While on a botanical expedition in Tibet Dr. Wilfred Glendon is attacked in the dark by a strange animal. Returning to London, he finds himself turning nightly into a werewolf and terrorizing the city, with the only hope for curing his affliction a rare Asian flower. Written by
Jeremy Lunt <firstname.lastname@example.org>
Part of the original Shock Theater package of 52 Universal titles released to television in 1957, followed a year later with Son of Shock, which added 20 more features. See more »
When the werewolf creeps up on the floozie at the Zoo, he conceals his face with his cape and arm, but when the floozie spots him in her compact, he is shown unconcealed. See more »
Dr. Wilfred Glendon:
Thanks... Thanks for the bullet. It was the only way... In a few moments now... I shall know why all this had to be. Lisa... good bye. Good bye Lisa. I'm sorry I... I couldn't have made you happier.
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This is quite an entertaining older werewolf film. It is quite different than any other movie on lycanthropy that I have seen. We've heard stories of when the wolfsbane (Aconitum) is in bloom the werewolves come out and to keep the werewolves away but this movies gives us a slightly different twist: it is the mariphasa flower that has properties to keep the werewolves from turning (it keeps them human during the full moon). I love this angle - it makes for a good film (watching the werewolves in human and lycan forms battle over the mariphasa).
There is some humor in this film too which helps to keep the movie interesting like the sci-fi horror aspect of the film. Over all this is a fun werewolf movie! I recommend it to fans of werewolves and classic horror.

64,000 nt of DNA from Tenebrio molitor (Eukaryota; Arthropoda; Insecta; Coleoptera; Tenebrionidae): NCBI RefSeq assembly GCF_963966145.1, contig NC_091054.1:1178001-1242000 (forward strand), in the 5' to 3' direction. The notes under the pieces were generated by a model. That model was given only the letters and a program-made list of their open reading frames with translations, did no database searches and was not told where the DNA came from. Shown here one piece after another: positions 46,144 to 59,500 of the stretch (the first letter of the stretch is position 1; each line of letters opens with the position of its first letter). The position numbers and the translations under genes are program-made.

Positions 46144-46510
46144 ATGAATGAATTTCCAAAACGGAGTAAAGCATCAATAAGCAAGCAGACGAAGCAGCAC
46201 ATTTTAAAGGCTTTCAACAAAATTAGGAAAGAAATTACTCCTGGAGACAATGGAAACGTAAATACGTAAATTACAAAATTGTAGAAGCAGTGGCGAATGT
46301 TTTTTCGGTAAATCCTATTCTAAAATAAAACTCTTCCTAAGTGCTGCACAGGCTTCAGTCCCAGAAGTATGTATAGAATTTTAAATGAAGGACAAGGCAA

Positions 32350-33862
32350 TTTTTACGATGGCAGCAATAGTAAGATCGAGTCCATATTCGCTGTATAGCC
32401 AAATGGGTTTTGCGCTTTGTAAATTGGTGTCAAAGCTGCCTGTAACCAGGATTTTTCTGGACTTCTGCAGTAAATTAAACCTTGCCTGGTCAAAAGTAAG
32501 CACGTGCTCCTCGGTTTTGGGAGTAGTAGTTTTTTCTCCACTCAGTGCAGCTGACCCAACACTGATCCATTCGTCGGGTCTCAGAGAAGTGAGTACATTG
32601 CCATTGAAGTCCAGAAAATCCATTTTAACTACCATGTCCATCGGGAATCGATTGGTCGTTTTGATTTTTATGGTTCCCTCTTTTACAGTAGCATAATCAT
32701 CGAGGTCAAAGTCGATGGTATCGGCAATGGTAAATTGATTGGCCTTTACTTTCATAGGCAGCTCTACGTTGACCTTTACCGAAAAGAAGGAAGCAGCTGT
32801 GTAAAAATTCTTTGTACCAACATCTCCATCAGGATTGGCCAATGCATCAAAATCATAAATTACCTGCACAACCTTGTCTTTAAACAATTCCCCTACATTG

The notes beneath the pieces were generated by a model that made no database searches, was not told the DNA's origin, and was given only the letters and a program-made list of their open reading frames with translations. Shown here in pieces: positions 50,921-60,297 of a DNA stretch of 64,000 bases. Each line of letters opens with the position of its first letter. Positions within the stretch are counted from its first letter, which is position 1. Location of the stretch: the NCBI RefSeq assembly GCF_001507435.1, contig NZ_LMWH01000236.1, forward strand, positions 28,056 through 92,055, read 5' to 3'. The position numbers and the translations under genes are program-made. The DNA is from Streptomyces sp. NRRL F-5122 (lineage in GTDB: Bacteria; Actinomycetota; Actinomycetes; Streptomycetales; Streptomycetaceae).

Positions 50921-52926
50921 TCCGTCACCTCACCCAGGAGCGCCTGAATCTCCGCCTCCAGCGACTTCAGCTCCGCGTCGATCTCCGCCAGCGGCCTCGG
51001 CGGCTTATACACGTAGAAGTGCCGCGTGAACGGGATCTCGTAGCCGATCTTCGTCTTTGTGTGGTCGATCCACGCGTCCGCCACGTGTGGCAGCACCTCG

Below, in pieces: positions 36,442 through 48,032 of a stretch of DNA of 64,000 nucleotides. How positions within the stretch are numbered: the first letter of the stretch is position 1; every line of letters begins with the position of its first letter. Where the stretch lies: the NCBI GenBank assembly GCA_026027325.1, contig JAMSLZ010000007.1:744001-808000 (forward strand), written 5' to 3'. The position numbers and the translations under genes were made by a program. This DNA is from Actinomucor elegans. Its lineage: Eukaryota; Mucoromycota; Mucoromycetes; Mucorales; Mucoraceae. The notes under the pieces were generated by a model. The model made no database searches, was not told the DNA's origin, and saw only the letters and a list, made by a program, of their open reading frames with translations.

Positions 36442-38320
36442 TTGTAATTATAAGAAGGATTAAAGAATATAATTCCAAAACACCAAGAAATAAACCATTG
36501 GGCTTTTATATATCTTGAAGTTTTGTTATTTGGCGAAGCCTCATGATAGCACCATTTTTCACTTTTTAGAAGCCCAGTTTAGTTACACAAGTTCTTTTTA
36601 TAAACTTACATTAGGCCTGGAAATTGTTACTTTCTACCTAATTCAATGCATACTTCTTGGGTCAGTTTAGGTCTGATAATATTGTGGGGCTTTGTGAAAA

An interesting note: "Werewolf of London" is considered to be the first film on or about werewolves by quite a number of people. In a way, "Werewolf of London" really is the first werewolf film BUT there are two other silent films that came first: "The Werewolf" (1913) & "Wolf Blood" (1925).
"The Werewolf" (1913) is a lost film burned in a fire of 1924 - so there is no way for me to know just how much of a true werewolf film the story is - is it the first real werewolf film and not "Werewolf of London"?
"Wolf Blood" (1925) deals with a man that is injected with the blood of a wolf and superstition has it that he has become a wolf man. I've seen "Wolf Blood" and it is the first surviving film about werewolves but it is psychological & superstitious fears and NOT a physical reality for the character. So in a way, this is a werewolf film and in another way it is not.
"Werewolf of London" does seem to be the first film on werewolves where we can see a physical transformation from man to werewolf. (Again, we will never know about "The Werewolf" from 1913).
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